The 2014 Israel-Gaza conflict began on 8 July. By the time the bombardment ceased 50 days later, around 2,200 Palestinians had been killed, the majority of them civilians, including an estimated 500 children. On the Israeli side, 66 soldiers and six civilians lost their lives in Hamas attacks.
One year after the military operation, many people living in the ruins of Gaza fear another conflict, but are unable to leave the coastal enclave. Around 1.8 million people remain trapped in the tiny strip due to an eight-year blockade imposed by both Israel and Egypt.
To mark the anniversary of the conflict, IBTimes UK presents this exclusive photo essay illustrating life in Gaza.
Mimi, Nunu and Lulu Nimer – 14, 15 and 16 years old respectively – had hoped to leave the Gaza Strip when the family won the US green card lottery.
Their father, Ayman, was optimistic about the possibility of leaving. "There were no safe places in Gaza. We don't have bomb shelters or anything to protect our families," he said. "We live in a big prison, surrounded by the navy at sea, to the south by Egypt, and to the north by Israeli artillery, infantry and tanks. In the sky: drones. We are monitored 24 hours a day with radar and cameras. They have the right to attack at any moment any target they deem suspicious."
Ayman was allowed out of the Strip for 24 hours for a preliminary visa interview at the US consulate in Jerusalem. On a second interview, the family's visa was denied because his wife Heba does not have a college degree. Ironically, Heba is an entrepreneur whose jewellery can be seen from all over the world on her brand's Facebook page, but her pieces can't be exported to allow her to expand the business. There is no international postal service in and out of Gaza.
The girls are broken-hearted but their youth will not let them believe that that is it. "It cannot be it. It just can't," they sigh in disbelief.
The frustration felt by the Nimer girls is echoed in much of Gaza's youth. Twenty-three year old rapper Ibrahim, aka MC Gaza, is eloquent on the subject. He said: "I think even our dreams are under occupation. The youth in Gaza is dead. They get diplomas in the universities but then they don't have work, can't travel, can't do anything. We feel both pride and pessimism. Pessimism because of the situation in which we are trapped and pride because we have the capacity to do art, even in this situation."
Ibrahim sees it as his mission to stir debate and motivate his peers. Hamas has forbidden concerts since 2007 when it took power. The remaining cultural and entertainment facilities that it hasn't shut down were either damaged or destroyed in the wars.
However, the rubble from air strike bombardments has been turned into stages, playgrounds, swings, castles, forts and gyms. Energetic youngsters in Beit Hanoun use the ruins to practise parkour, oblivious to the estimated thousands of unexploded ordnances that lie buried in the rubble.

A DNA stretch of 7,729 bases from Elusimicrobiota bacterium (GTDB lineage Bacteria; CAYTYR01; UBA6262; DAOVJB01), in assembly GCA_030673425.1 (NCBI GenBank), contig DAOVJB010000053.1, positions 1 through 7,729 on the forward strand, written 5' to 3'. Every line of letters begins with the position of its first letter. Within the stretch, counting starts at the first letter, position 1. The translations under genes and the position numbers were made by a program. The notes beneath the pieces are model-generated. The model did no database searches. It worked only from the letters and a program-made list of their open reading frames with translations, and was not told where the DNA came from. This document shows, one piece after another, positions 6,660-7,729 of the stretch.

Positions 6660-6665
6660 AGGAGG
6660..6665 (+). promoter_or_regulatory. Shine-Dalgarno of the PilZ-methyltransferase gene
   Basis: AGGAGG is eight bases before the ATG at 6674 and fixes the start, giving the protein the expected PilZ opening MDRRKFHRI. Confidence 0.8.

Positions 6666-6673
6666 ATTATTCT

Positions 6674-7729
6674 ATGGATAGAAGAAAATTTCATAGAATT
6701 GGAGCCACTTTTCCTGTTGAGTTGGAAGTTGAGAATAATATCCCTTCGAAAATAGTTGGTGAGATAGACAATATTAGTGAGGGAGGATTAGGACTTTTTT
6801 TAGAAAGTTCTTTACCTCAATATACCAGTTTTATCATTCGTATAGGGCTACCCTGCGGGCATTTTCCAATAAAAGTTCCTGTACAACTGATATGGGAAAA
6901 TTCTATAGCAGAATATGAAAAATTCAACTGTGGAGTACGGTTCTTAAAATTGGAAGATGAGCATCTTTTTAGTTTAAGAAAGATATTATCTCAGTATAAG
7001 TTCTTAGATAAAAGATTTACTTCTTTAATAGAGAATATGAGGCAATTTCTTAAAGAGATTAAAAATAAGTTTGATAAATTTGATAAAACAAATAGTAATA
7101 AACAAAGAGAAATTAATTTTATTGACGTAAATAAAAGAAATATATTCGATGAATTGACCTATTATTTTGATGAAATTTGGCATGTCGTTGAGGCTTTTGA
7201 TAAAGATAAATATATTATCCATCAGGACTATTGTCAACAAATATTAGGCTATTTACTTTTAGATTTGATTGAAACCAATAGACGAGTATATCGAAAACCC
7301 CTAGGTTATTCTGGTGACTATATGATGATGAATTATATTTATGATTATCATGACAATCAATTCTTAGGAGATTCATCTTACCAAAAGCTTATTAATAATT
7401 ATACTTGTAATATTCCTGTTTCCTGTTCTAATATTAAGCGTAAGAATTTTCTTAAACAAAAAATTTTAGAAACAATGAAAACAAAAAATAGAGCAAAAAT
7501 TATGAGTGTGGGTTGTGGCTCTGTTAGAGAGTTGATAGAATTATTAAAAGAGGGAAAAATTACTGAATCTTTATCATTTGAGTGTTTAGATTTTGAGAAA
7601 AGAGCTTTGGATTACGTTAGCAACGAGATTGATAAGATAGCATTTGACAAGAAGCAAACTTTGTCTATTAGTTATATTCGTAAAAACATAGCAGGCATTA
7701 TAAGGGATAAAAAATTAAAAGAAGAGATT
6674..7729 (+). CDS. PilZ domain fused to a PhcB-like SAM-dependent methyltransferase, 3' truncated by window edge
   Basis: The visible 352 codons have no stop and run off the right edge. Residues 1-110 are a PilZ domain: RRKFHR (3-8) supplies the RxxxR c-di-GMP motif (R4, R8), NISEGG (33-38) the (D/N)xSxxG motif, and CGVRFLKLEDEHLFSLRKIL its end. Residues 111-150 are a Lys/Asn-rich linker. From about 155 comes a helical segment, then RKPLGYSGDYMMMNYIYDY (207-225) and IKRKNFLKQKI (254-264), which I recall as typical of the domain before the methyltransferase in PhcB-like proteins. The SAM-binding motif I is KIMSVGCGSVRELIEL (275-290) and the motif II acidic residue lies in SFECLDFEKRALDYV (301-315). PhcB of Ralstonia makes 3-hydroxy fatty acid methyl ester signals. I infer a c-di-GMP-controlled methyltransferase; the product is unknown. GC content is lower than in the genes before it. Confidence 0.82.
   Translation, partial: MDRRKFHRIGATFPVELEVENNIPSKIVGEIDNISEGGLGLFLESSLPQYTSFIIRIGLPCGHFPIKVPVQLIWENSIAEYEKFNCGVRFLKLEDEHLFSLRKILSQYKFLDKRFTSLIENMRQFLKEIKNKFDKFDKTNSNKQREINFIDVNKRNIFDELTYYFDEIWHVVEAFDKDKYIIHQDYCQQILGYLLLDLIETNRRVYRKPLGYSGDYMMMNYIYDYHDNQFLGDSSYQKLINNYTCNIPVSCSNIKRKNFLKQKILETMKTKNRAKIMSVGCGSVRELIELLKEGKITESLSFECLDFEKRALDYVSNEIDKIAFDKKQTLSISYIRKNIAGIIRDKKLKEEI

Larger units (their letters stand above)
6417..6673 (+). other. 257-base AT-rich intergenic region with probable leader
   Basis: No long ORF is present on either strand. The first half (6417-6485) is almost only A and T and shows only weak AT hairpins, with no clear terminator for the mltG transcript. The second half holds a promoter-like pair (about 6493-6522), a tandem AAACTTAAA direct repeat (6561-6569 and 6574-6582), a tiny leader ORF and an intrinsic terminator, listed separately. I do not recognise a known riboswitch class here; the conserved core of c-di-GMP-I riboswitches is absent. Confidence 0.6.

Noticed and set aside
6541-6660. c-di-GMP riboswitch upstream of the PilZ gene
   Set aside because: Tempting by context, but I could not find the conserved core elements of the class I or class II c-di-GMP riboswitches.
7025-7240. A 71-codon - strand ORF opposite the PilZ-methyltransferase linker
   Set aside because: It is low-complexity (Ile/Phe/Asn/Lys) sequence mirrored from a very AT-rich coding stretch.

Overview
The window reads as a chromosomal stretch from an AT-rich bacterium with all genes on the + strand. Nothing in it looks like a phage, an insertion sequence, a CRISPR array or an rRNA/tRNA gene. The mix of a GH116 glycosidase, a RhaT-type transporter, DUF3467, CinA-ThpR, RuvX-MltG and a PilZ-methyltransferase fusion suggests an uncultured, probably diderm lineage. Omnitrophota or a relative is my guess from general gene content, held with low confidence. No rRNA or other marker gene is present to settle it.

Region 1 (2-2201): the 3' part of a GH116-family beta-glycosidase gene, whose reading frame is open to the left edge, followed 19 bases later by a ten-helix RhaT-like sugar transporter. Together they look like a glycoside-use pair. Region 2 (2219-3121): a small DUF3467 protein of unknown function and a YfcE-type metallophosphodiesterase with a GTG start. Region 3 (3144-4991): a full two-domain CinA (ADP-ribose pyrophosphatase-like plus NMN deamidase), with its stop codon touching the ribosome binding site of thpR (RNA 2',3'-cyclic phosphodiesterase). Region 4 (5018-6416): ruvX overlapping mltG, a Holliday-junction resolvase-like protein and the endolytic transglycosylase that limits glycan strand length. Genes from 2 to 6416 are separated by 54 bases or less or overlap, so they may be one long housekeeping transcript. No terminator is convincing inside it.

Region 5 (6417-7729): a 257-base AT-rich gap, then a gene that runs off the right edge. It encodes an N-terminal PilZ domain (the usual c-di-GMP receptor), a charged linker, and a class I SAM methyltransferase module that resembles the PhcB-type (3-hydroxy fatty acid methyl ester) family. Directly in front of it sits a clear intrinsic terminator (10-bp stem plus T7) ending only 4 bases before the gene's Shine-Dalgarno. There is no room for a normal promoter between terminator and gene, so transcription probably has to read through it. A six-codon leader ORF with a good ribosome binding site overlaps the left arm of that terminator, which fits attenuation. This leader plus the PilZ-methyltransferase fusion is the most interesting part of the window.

Playing is not an option for some children. They spend their time trying to help their widowed mothers make ends meet by selling packets of tissues, or begging for money.
The older youths talk about football, barbecues, girls and what they'd do if they could leave Gaza. But most of all, they bitch about Hamas. "Should you guys be talking like this? There are people around," one says.
Apart from journalists and people representing NGOs, the only foreigners the children have the opportunity to 'meet' are Israeli soldiers. Despite beautiful beaches, lively culture and exquisite cuisine, tourism is almost non-existent after years of siege.
Ayman longs for happier times. He says: "We are at the heart of the Middle East. We could be a great city for the whole Arab world with a good port. It could be like Alexandria or an Italian or Spanish city."
There haven't been Palestinian elections in years – in the West Bank or Gaza – and many doubt Hamas could be re-elected in a period of calm. But there hasn't been one of those for years either. When faced with escalating conflict, both Israelis and Palestinians have tended to vote for hawkish parties.
After the war, Israel elected a right-wing government, leaving more liberal voters in disbelief. Some left Israel or are planning to leave. In Gaza, though, there is no way out. Many there feel helpless and say it is only a matter of time until another war breaks out.
Ayman says: "Israel occupied our land by force and kills us on a daily basis. What would any other people do to defend themselves? The peaceful solution does not exist. We have had 20 years of negotiations, which gave us more loss, death, hate, hardships, isolation and the siege. Those like me, who spent their lives preaching peace, ended up joining violent groups."
More than 17,000 boys between the age of 14 and 21 completed Hamas military training in 2015. The group says it is necessary to prepare the next generation to fight Israel. Rights organisations have accused Hamas of exploiting the trauma of the youth, and accuse Israel of creating another generation of enemies.
Emmanuel Nahshon, spokesperson for the Israeli foreign ministry, thinks otherwise. "We deplore the loss of civilian life in Gaza. We think it is a terrible human tragedy that so many people lost their lives. But if they lost their lives, it is mostly the fault of Hamas who uses people as human shields in order to protect their terrorist activities. They shoot rockets against Israeli cities from within Palestinian neighbourhoods and of course we have to react."
In the summer of 2014, the United Nations said it found 20 rockets in one of its empty schools. Many of those who condemned Hamas also pointed out the finding "does not legitimise the disproportionate response of the Israeli army". Israel accuses Hamas of concealing weapons, establishing command centres and launching missiles from the densely populated areas of Gaza. Journalists who managed to document this were banned by Hamas from Gaza.